Helsinki – Finnair PLC on Wednesday reported a first quarter net loss of euro21.8 million ($29 million) as sales fell 7 percent, and warned that problems would continue.
Revenue in January to March dropped to euro481.5 million, from euro516 million a year earlier, the Finnish national carrier said. Net loss in the same period in 2009 was euro18.6 million.
The airline cautioned that before an expected turnaround later this year, its second quarter result was expected to be “clearly worse than the first quarter.”
Finnair shares fell more than 3 percent to euro4.25 ($5.63) on the Helsinki Stock Exchange.
The company was badly hit by the global economic downturn but had begun to show signs of a slight recovery before the Icelandic volcanic ash cloud forced it to cancel more than 1,700 flights and 140,000 bookings, costing an estimated euro20 million.
“The year began with a slight rise in demand. In March, scheduled traffic demand rose by 20 percent from the previous year,” Finnair Chief Executive Mika Vehvilainen said. “A good start to the spring was spoiled by the spread of the volcanic ash cloud over Europe.”
But Vehvilainen was upbeat, saying the airline “will continue to carry increasing passenger numbers because business travel in Asia and Europe is on the rise.”
Finnair said that in March turnover rose for the first time since the global economic downturn began in 2008 with a 20 percent increase in overall demand, meaning that 1.8 million people flew the airline. Asian traffic grew 10 percent.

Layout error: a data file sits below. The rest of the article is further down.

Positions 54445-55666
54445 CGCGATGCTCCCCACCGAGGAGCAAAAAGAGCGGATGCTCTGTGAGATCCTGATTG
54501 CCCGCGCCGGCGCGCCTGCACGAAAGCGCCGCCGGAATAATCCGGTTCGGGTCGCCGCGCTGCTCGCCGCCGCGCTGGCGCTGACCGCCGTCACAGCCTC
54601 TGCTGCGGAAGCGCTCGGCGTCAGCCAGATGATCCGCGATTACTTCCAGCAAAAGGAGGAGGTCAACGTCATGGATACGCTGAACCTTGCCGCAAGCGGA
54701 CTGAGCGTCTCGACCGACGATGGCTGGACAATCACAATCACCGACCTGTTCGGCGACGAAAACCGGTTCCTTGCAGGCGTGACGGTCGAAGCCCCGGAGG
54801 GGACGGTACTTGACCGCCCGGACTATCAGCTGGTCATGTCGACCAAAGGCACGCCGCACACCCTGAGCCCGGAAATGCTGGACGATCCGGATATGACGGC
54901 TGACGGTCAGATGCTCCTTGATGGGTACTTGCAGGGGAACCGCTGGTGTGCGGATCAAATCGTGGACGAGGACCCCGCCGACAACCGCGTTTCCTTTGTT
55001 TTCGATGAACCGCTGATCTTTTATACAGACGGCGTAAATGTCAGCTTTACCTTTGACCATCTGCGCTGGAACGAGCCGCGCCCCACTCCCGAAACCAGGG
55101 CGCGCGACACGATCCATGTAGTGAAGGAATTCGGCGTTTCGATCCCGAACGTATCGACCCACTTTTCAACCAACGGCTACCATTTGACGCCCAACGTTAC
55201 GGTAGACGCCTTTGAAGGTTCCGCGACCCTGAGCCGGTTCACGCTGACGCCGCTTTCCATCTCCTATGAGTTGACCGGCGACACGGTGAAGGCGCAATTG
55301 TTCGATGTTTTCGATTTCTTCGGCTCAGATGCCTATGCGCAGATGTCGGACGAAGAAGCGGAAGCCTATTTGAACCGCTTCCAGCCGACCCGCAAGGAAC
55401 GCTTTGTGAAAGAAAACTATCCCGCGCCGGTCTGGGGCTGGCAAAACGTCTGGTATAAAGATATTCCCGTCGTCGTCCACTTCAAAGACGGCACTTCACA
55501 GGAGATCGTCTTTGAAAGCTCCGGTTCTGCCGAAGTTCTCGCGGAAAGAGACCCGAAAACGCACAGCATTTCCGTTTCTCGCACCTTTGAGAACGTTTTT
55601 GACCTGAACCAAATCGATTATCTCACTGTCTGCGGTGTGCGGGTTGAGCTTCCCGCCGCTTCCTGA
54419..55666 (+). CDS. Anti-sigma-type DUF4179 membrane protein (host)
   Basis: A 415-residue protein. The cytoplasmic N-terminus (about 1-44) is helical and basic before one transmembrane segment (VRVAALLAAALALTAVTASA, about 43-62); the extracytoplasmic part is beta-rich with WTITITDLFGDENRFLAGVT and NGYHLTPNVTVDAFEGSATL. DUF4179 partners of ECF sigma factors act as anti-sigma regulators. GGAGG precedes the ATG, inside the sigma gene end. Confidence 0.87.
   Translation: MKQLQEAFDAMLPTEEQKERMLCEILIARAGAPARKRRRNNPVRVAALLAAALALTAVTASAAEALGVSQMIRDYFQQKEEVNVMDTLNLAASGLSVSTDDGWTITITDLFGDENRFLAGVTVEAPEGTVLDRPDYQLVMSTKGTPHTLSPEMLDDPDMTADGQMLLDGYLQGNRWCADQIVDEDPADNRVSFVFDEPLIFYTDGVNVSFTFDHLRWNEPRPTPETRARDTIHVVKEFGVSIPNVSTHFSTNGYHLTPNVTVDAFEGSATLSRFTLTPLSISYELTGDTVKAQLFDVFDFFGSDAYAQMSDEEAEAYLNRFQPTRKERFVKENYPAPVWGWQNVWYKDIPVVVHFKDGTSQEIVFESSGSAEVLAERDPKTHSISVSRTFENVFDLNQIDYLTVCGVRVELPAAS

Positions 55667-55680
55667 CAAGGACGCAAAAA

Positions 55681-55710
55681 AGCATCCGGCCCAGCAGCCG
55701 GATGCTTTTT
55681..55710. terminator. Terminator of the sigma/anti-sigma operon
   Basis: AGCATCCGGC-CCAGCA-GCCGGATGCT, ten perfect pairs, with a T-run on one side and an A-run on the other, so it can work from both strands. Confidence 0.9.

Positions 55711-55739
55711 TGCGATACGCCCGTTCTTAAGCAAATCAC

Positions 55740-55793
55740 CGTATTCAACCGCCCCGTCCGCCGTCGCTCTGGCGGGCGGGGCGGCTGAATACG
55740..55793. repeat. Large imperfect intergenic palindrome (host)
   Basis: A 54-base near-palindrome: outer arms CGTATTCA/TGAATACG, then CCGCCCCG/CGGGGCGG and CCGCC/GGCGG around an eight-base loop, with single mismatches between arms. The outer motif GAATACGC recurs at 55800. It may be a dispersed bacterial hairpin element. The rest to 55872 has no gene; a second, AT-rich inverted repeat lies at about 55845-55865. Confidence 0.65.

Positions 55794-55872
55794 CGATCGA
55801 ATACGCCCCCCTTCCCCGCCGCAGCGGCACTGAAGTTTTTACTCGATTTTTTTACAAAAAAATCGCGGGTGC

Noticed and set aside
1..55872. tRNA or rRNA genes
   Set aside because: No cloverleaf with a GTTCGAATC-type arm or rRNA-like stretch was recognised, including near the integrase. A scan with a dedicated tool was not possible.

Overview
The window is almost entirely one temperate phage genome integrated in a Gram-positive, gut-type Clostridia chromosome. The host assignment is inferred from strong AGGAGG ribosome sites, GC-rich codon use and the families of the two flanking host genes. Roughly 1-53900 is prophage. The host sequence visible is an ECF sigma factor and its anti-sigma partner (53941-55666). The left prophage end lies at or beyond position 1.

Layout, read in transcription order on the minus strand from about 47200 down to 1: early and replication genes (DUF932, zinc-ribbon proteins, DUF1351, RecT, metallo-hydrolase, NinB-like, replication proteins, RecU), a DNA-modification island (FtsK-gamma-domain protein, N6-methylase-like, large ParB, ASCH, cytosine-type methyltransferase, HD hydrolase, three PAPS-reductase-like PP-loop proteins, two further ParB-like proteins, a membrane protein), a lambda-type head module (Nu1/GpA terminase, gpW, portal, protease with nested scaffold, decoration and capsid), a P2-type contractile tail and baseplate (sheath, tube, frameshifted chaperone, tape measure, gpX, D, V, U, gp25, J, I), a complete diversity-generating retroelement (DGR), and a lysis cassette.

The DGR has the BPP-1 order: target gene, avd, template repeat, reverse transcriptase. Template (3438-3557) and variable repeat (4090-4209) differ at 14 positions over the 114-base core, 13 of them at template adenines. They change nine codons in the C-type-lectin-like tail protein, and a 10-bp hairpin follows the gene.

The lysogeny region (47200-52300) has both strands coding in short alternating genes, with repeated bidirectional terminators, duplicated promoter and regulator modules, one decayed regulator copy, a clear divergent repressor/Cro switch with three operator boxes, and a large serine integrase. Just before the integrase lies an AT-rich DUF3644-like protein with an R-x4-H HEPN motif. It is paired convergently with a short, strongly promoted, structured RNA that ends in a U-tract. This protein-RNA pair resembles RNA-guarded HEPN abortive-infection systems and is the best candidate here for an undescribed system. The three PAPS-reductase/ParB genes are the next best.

“There have already been clear signs of growth in markets outside Finland, particularly in Asian traffic. Compared with its competitors, Finnair has increased its market share in traffic between Asia and Europe,” Vehvilainen said, adding that the signs are encouraging. “We expect our profitability to improve towards the end of the year.”
Finnair has been struggling with declining demand, competition from budget airlines and overcapacity. It has laid off hundreds of workers and has warned of more cuts, after announcing that it had doubled an annual savings program target to euro200 million — with most of the new cuts aimed at personnel costs.
“Most of the targets of our euro200 million cost improvement program have been recognized,” Vehvilainen said. “The majority of the program is being implemented, but further efforts are still required.”
Finnair, which is 56 percent government-owned, flies to 50 destinations with a fleet of 63 aircraft. It employs 7,600 people — down from 9,200 a year earlier.